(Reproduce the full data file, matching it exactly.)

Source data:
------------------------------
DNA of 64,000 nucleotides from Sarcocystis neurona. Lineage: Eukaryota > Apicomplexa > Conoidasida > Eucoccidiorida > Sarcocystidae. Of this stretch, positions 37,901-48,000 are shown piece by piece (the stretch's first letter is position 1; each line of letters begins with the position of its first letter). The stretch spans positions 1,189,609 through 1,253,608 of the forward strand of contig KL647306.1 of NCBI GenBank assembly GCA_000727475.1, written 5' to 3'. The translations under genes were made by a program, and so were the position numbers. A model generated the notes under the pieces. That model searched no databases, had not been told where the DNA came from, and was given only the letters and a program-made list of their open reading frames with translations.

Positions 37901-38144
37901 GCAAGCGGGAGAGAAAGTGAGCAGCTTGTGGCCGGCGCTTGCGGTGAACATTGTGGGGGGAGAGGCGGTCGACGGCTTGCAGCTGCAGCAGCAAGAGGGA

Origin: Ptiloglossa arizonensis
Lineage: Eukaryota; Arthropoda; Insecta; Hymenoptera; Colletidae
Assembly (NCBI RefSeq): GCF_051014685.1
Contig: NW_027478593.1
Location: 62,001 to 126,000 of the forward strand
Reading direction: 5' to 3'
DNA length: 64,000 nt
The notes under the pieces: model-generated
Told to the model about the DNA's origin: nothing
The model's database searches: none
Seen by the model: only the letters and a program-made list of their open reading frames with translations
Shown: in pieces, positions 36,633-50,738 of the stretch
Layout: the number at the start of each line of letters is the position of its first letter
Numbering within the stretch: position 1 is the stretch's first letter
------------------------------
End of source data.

DNA of 64,000 nucleotides from Sarcocystis neurona. Lineage: Eukaryota > Apicomplexa > Conoidasida > Eucoccidiorida > Sarcocystidae. Of this stretch, positions 37,901-48,000 are shown piece by piece (the stretch's first letter is position 1; each line of letters begins with the position of its first letter). The stretch spans positions 1,189,609 through 1,253,608 of the forward strand of contig KL647306.1 of NCBI GenBank assembly GCA_000727475.1, written 5' to 3'. The translations under genes were made by a program, and so were the position numbers. A model generated the notes under the pieces. That model searched no databases, had not been told where the DNA came from, and was given only the letters and a program-made list of their open reading frames with translations.

Positions 37901-38144
37901 GCAAGCGGGAGAGAAAGTGAGCAGCTTGTGGCCGGCGCTTGCGGTGAACATTGTGGGGGGAGAGGCGGTCGACGGCTTGCAGCTGCAGCAGCAAGAGGGA

Origin: Ptiloglossa arizonensis
Lineage: Eukaryota; Arthropoda; Insecta; Hymenoptera; Colletidae
Assembly (NCBI RefSeq): GCF_051014685.1
Contig: NW_027478593.1
Location: 62,001 to 126,000 of the forward strand
Reading direction: 5' to 3'
DNA length: 64,000 nt
The notes under the pieces: model-generated
Told to the model about the DNA's origin: nothing
The model's database searches: none
Seen by the model: only the letters and a program-made list of their open reading frames with translations
Shown: in pieces, positions 36,633-50,738 of the stretch
Layout: the number at the start of each line of letters is the position of its first letter
Numbering within the stretch: position 1 is the stretch's first letter